We started talking about standards and assessment. There are no state tests for music or drama. I wondered how to assign grades when they aren't bound by any guidelines. Maybe music is their passion, maybe they can't carry a tune, but the main criteria is based on the student's effort to accomplish their grade level national music standards. Regarding curriculum she directs me to Orff Schulwerk, "an approach to building musicianship developed by Carl Orff and Gunild Keetman." Jenna became aware of the Orff method while earning her degree at University of Portland and was fascinated with the playful aspect. When she moved to Spokane she immediately sought out the local Orff Chapter and joined, and she would like to eventually earn Orff certification. She explained that the first while she had little to go off of but relied on the Orff lessons and felt her way through teaching music and music appreciation. She found her groove after two years. I think that must be true of elective subjects - there is no outlined format so the teachers have to build their programs. I would probably be that kind of teacher - I love building things from scratch.

One adversity as a special teacher is in lacking collaboration. She's the only music and drama teacher at the school. She doesn't have a teaching partner like the third and sixth grade teachers. She can discuss those struggles with the other specials, physical education and visual arts, but she's on her own for music. She loves professional learning gatherings with music and drama teachers in the region. She says they get together and sing and dance and have fun together while learning new strategies and concepts.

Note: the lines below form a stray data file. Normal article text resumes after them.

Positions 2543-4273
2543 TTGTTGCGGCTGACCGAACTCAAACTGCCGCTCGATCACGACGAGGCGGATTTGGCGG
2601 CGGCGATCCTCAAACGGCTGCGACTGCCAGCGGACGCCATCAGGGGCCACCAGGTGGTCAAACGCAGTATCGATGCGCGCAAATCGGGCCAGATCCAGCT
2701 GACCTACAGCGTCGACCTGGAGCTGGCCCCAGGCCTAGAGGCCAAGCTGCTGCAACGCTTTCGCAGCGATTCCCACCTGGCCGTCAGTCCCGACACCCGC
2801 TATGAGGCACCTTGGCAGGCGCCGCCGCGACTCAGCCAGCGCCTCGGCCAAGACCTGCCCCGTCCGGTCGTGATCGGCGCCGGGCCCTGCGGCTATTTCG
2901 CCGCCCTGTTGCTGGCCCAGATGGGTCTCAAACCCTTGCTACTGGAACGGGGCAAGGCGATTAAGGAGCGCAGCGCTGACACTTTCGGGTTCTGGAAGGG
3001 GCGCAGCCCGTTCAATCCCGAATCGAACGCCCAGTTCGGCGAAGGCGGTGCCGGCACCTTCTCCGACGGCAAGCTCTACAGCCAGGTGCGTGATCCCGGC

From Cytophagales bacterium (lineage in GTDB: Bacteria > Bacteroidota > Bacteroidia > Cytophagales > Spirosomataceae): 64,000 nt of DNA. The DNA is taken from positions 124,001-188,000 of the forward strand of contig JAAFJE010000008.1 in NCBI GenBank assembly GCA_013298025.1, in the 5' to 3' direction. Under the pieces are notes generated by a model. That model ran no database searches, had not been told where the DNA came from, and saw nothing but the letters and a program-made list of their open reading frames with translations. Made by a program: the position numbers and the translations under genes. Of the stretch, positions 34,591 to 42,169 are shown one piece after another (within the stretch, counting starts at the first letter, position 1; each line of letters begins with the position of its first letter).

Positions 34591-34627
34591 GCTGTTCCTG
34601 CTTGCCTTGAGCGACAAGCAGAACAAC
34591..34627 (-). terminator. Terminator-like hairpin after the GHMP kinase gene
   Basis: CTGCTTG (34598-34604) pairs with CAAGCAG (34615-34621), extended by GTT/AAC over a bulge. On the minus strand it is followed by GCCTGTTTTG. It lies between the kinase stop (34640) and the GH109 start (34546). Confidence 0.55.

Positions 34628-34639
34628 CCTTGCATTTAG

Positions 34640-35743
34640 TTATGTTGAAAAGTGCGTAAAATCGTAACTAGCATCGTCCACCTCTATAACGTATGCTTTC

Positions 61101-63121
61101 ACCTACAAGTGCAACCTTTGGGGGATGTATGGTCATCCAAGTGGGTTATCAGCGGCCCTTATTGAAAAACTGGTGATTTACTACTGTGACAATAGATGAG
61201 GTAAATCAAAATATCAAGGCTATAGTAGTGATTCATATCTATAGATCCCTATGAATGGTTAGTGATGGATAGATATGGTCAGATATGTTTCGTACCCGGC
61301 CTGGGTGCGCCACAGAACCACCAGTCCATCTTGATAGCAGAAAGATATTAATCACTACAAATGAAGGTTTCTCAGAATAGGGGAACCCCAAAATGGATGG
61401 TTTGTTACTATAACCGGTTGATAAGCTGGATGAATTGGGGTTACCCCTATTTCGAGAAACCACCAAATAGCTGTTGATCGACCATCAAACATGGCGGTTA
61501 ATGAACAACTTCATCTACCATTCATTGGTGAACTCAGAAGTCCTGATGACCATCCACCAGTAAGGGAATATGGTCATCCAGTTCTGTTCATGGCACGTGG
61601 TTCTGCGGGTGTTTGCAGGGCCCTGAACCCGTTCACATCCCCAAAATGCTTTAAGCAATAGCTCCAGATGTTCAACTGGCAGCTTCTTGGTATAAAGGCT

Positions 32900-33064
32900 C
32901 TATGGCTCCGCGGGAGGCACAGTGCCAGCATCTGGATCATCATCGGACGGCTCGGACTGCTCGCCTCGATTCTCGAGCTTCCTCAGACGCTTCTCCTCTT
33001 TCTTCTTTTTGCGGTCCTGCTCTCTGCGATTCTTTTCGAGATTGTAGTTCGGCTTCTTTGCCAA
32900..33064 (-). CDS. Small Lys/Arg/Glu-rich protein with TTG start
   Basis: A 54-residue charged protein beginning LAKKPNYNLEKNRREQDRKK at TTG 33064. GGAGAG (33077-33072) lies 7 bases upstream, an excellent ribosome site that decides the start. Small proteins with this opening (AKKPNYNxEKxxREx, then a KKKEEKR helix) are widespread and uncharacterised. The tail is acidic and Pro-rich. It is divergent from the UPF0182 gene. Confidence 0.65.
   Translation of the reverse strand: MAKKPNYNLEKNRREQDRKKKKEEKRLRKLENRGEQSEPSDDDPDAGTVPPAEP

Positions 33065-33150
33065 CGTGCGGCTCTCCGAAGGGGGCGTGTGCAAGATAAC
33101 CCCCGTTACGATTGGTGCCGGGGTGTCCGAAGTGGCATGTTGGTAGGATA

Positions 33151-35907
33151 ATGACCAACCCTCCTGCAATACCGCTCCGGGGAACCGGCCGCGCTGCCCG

This last year has been tough. Her classroom doesn't work for the distancing rules, so she can't use her instruments to teach. She calls herself a backpack teacher these days because she carries everything in a backpack to each class's homeroom. She's had to adjust her curriculum accordingly. She made music kits for all of her students that were portable by backpack so they could have implements with which to work. They were just a few days from performing Aladdin, which they spent months rehearsing, when everyone was asked to stay home. They delayed and delayed and tried remotely practicing until they finally had to give it up. Some of the kids were eighth graders who have lost the chance permanently. Pretty heartbreaking. A silver lining though: remote learning drove her to musicplayonline.com, an online music education site chock full of curriculum (songs, videos, games, worksheets) developed by Denise Gagne.

Click to watch a short YouTube introduction to the MusicPlayOnline site

We had to discuss the eternal battle for justification of music education. I remember hearing about schools and districts cutting the arts in favor of core subjects years ago. She says it's an ever-present conflict. This could drive me into a hot debate over American values but we don't have to go there. I understand that science drives our economy much more than music, but just imagine living without it. Imagine the silence and bleakness of a world without music, dancing, performing, and without well-developed artists who've spent their lives evolving the arts who were once inspired by someone to follow their zeal.

I have great respect for Jenna for committing herself to teaching a subject that's sometimes on the chopping block, but I don't think it's hard for her to make that commitment. She loves it. She gets to spend every day passing on something to which she's deeply connected, she gets to be creative with a whole school full of kids, she gets to go dance and sing with her colleagues. Sounds like the best job ever to me. She probably agrees with a big smile. Music can always make you smile!

Here are a few classes related to this topic:

Ike Martinson
Ike is addicted to life in the Pacific Northwest. He enjoys the mountains, the lakes, the food, the people and all the seasons. He is an amateur chef, a commercial pilot and a terrible painter.